Trump’s Lawsuit against Cummings May Not Be Successful—But That Might Not Be the Point

President Trump’s lawsuit against Congressman Elijah Cummings—to block a congressional subpoena seeking Trump’s financial records from his accounting firm, Mazars—may be smart politics.  Legally, it faces an uphill battle.

The Speech or Debate Clause of the U.S. Constitution makes it tough to avoid responding to a congressional subpoena.  As the Supreme Court has explained, “once it is determined that Members are acting within the ‘legitimate legislative sphere’ the Speech or Debate Clause is an absolute bar to interference.”

When it comes to issuing a subpoena in connection with a congressional investigation, all a Member needs to show is “that the investigation upon which the [committee] had embarked concerned a subject on which ‘legislation could be had.’”  At least in D.C.—where Trump brought his lawsuit—even if “Americans might suffer injustices (perhaps even unconstitutional ones),” so long as a subpoena is issued in a “procedurally regular manner,” the Speech or Debate Clause protects it.

The true purpose of President Trump’s lawsuit may be why his complaint reads more like a political document than a legal one.

The complaint describes the Democratic Party as in an “all-out political war” against the President—with “[s]ubpoenas as their weapon of choice.”  The lawsuit also identifies a who’s who of Democratic boogeymen (and boogeywomen), including Speaker Nancy Pelosi, Congressman Adam Schiff, and, of course, Congresswoman Alexandria Ocasio-Cortez—whose goal, according to the lawsuit, is to “make Trump’s life a living hell.”

Politics likely also played a role in the decision to name Cummings himself as a defendant in the lawsuit.  Trump could have just named his accountants at Mazars—and asked the Court to prevent the firm from producing the information Cummings demands.  Last year, that’s what Fusion GPS did when Congressman Devin Nunes sought records from its bank.  Because, if there’s a way to get around the protections the Speech or Debate Clause affords Members of Congress, parties typically give it a shot.

The decision to sue Cummings in D.C. may also indicate that the primary goal of the lawsuit is political, rather than legal.  The D.C. Circuit takes an expansive view of the Speech or Debate Clause.  The President may have had a better shot suing Mazars in New Jersey—where the accounting firm has an office and where the Third Circuit Court of Appeals appears open to looking into Members’ motives for issuing a subpoena.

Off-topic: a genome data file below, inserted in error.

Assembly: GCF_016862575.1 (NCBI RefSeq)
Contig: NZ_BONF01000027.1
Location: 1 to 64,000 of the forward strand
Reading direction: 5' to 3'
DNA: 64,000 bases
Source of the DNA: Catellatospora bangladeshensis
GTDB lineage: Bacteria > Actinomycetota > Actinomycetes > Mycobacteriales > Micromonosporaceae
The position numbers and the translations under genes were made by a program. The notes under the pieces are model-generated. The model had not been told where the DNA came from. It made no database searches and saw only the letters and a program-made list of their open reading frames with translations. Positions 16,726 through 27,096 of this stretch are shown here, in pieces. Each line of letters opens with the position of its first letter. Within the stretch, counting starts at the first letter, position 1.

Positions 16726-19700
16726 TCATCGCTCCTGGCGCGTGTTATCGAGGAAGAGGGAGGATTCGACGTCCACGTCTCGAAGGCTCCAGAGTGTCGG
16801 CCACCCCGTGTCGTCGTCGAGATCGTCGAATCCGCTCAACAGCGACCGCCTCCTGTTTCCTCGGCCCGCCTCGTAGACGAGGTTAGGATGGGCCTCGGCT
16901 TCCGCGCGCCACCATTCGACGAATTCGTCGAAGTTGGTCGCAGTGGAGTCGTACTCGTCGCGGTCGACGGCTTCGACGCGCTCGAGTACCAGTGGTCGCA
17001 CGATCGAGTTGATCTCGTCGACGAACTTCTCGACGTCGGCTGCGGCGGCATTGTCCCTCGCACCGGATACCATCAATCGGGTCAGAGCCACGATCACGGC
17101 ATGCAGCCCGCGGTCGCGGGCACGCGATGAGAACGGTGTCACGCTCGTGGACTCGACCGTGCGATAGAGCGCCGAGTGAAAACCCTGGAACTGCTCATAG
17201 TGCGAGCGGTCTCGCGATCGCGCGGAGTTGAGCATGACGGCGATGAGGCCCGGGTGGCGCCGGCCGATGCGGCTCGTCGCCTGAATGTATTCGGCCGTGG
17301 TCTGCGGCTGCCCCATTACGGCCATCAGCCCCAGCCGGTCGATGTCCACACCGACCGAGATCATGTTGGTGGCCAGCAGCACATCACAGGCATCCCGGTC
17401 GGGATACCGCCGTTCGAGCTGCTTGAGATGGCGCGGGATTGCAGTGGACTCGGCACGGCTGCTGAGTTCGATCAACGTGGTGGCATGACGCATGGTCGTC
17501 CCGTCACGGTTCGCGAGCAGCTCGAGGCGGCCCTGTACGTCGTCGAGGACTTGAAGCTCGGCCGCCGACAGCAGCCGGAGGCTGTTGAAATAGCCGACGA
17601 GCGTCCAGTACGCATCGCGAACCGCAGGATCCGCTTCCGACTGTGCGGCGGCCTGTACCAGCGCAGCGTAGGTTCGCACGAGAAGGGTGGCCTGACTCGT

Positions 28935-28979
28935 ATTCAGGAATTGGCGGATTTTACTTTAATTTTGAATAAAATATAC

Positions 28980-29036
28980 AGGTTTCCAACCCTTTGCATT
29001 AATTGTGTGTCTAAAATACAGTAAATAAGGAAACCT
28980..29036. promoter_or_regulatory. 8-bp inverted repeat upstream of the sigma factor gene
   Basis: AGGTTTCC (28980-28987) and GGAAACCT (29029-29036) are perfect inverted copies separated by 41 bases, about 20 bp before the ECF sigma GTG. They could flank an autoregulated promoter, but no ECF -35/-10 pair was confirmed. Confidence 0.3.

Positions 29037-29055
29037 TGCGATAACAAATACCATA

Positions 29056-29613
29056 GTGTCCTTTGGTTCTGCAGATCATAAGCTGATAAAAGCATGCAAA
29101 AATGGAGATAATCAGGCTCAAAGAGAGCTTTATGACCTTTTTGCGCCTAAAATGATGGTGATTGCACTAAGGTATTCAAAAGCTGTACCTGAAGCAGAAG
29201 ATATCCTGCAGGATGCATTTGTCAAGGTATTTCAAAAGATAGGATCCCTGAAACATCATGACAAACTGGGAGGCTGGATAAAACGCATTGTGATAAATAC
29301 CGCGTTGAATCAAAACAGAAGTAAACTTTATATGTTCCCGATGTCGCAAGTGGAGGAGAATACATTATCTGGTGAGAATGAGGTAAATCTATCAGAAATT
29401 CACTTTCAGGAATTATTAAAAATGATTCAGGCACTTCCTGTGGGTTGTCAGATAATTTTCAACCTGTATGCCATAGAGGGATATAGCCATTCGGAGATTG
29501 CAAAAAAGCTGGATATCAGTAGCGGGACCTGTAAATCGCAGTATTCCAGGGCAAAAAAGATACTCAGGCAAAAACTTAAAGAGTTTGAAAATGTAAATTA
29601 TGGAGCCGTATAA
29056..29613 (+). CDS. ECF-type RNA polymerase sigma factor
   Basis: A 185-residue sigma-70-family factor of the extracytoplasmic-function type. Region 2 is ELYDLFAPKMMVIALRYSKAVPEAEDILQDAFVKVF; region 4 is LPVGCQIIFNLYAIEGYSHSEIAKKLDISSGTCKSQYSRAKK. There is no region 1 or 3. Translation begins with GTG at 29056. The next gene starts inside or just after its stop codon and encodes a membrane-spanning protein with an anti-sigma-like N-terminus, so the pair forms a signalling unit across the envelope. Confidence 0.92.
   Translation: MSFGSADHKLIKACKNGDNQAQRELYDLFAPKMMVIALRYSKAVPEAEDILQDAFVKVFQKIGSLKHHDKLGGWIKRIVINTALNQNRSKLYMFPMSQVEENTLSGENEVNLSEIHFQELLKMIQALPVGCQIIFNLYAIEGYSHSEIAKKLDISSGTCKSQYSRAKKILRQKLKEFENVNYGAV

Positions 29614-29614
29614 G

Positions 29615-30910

That’s not to say this lawsuit isn’t smart politics.  If the intent of this lawsuit was to amplify President Trump’s strategy to turn House Democrats into his foil ahead of the 2020 election, it may already be paying dividends.  The Wall Street Journal, for example, wrote Monday afternoon that, “Trump Organization Sues House Panel’s Chairman Over Subpoena”—accompanied by a photograph of Cummings.

And none of this is to say that President Trump doesn’t put up a good legal fight.  The lawsuit puts quotes from individual Members to good use—hitting hard the contention that what the Democrats in the House really care about is scoring political points, not seeking to advance a legitimate legislative purpose.

But in a memo he wrote to members of his committee when he informed them he would be issuing his subpoena, Cummings explained that “the committee has full authority . . . to determine whether [President Trump] has undisclosed conflicts of interest that may impair his ability to make impartial policy decision, to assess whether he is complying with the emoluments clauses of the Constitution, and to review whether he has accurately reported his finances to the Office of Government Ethics and other federal entities.”

These would all seem areas in which legislation “could be had” and thus seemingly will provide the federal court in D.C. ample reason to dismiss President Trump’s lawsuit.  But that’s unlikely to be Trump’s measure of success.

April 23, 2019